Considering that there are such a huge number of photographers out there, it is not easy to make a place for yourself in the photography industry. However, no one ever said it was impossible. You may have to start small by engaging in the pursuit along with your full-time job. You will gain some more knowledge and experience and perhaps do things you may not particularly like before you are able to make a living from this hobby.

Photography: How to Make a Living from Your Hobby?

© Shutterstock.com | sergey causelove

In this article, we’ll take you through 1) ideas and tips to make money from photography, 2) enhance your knowledge and experience, 3) marketing is essential, and 4) how to keep costs low.

IDEAS AND TIPS TO MAKE MONEY FROM PHOTOGRAPHY

Sign up with sites that pay for photographs

You can sell the photographs you take, to websites and get a percentage of the income from your photos that get sold. The usual procedure is to sign up with these sites and maybe fulfill certain eligibility criteria such as quality standards. Those of your photos that are accepted by the site will be posted on it for people who like them to purchase them. Whichever be the site you are submitting to, ensure you familiarize yourself with its copyright and ownership information. Some of the sites you can consider are iStockPhoto, Dreamstime, Fotolia, Shutterstock and even Etsy.com which is a great avenue for sale of handmade or vintage supplies and items and distinct factory-produced items.

Participate in photo contests

Photo contests are a great way to see where you stand in comparison to other photographers at the beginner, amateur or professional levels. What’s more, if you’re lucky, you are rewarded.

Take and share photographs of your locality

Capture photos of your local area. After that, devote one day to visiting local cafes, restaurants, law firms, fitness centers or other places that might have a bare hallway or wall that could do with some ornamentation. Offer to display prints of your photographs there for no cost. At the same time, you can have your contact and price information (tags) clearly visible. There is a possibility that your local photos would be well appreciated by local eyes.

Be open to itsy bitsy, one-off and low-paying jobs

Until you can establish yourself, it is advisable to be open to itsy bitsy, one-off and low-paying jobs. Well-placed photographers can afford to reject jobs that they feel either don’t pay well or are beneath them, but you can’t. Whether someone asks you to photograph vegetables or DIY-related photos or anything else that may seem silly at first, be open to it. Also, don’t bother about the pay initially. Take solace in the fact that some money is better than no money. These small and/or low-paying jobs would give you valuable experience and a portfolio that would lead you to better jobs and later to great jobs with a great pay.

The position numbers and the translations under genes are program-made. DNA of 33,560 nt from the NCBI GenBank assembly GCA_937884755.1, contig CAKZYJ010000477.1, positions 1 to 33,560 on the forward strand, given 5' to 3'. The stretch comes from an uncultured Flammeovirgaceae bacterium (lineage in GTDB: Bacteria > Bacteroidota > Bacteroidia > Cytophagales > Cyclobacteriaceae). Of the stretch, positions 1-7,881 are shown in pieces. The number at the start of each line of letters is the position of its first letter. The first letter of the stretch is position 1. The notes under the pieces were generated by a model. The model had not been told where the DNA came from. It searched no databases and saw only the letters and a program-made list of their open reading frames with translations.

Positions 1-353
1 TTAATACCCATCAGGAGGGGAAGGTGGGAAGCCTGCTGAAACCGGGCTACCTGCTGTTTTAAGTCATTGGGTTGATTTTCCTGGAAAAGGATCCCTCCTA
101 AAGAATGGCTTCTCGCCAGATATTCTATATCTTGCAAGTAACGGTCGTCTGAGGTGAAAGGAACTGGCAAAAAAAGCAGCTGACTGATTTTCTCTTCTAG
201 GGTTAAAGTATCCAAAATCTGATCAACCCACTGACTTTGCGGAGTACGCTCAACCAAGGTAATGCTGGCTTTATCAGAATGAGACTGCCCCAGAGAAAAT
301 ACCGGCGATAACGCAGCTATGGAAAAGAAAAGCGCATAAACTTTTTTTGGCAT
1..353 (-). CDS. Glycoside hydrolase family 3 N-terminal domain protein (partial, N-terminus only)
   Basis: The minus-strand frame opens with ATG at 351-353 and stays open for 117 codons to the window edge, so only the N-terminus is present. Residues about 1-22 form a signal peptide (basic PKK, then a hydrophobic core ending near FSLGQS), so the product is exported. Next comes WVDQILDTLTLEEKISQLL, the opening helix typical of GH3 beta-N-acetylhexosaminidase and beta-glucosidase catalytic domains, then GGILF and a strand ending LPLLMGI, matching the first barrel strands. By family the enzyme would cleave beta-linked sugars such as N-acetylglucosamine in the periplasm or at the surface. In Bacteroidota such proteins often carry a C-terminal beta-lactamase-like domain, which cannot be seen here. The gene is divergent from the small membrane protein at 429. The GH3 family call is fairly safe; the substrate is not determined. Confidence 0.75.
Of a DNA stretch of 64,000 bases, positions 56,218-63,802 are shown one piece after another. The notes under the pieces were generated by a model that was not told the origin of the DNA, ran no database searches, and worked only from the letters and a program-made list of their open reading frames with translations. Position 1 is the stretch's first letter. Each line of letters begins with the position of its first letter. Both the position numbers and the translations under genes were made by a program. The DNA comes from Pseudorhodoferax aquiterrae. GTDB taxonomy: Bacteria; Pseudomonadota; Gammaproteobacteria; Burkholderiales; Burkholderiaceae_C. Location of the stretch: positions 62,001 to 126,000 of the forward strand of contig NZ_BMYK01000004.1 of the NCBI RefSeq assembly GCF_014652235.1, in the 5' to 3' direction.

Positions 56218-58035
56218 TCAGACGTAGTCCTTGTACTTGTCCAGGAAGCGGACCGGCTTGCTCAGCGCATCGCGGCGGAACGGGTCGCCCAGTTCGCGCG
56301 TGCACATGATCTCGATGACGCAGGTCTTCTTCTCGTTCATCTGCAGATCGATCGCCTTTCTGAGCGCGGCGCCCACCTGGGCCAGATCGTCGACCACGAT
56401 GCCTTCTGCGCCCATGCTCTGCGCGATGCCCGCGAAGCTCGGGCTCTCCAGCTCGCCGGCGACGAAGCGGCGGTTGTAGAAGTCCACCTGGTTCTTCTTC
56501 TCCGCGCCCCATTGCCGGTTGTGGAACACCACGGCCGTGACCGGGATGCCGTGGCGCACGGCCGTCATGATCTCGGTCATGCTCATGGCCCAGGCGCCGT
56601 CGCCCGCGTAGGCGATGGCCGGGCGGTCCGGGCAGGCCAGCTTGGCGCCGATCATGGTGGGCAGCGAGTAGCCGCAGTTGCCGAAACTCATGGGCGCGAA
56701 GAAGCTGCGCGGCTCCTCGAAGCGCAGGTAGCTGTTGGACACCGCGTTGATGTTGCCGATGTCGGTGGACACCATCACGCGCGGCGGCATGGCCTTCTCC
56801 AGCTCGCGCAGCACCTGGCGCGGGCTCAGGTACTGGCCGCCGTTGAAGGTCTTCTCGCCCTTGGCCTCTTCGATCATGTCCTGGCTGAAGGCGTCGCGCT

Offer your services to friends, family, acquaintances

This is a great way to start off. You can offer to take photos for family gatherings, other get-togethers, small work events and so on. Opportunities such as these will help you get some experience as well as gradually improve on the quality of your photos.

Sell to magazines

With respect to selling photos to magazines, you once again need to be able to stand out. In addition, you need to find the right magazines to suit your photographic style, get in touch with the right persons, follow-up with different magazines at least till you get regular assignments, and possibly even pen an article(s) to go with your photo(s).

Offer to help local websites with photos

In addition to negotiating with local businesses or firms about exhibiting your prints, check out their website. As you look through the website, think whether the website would attract number of prospective customers if the product photography was better or if there were better photographs of their events or staff. If your answer is yes, share what you feel with that particular business or firm. You can even consider offering photography-related solutions for their flyers and other advertising material.

Follow trends

As hinted at the outset of the article, to get into the photography business, you must be prepared to photograph aspects that you may not love all that much. The secret to success is creating a balance between capturing what you love and capturing whatever’s trending at the moment. To have an idea of what’s popular at the moment, closely watch what’s appearing in magazines, in addition to websites and competitors.

Identify what makes you stand out

The very competitive industry that it is, it is really not easy to stand out. One suggestion is to find out if a certain area of photography is not being covered by any of the other photographers in your locality or area. For example, if none of them do real estate photography, perhaps you can try your hand at that. If you find that this is an area you can definitely handle, you can proceed with it.

Conduct a portrait party

This is a fun-filled way to bring in money. All you have to do is host the photographic counterpart of a Tupperware party for a group of friends who you can invite to your home. Make sure you’re ready with the pre-sets in Lightroom so that post-production is fast. At the close of the party, you can pitch the photos to your friends.

T-shirt designing and greeting cards

The good thing about T-shirts and greeting cards is that you can sell the same photograph plenty of times. Multiple opportunities are available for selling photographs for greeting cards owing to the considerable number of annual events that can be covered, all over the globe. With respect to T-shirts, people would be willing to spend for a T-shirt that carries an image(s) of something/someone they love such as a celebrity or sport star. Be careful about such photographs – they should not violate image copyright laws. You can be very creative with T-shirts, providing funny or serious photos or even incorporating graphics in addition to the photographs to make a T-shirt design really stand out.

Take classes

If you are confident of your skills and have got a lot of good feedback or positive critique for your photos, you can consider taking photography or videography classes for people wishing to pursue this hobby or interest. This is especially the case when no one else in your area is offering classes of this nature.

Engage in photo editing

Photo editing may not be photography in the strict sense however only someone with a photographer’s eye can do it well. Photo editing is a skill increasing in demand and for which there are possibilities of a great pay. In addition to having a good understanding of what a good photo is about, people engaging in photo editing should be familiar with the use of various photo editing software.

Be willing to invest some money for the sake of quality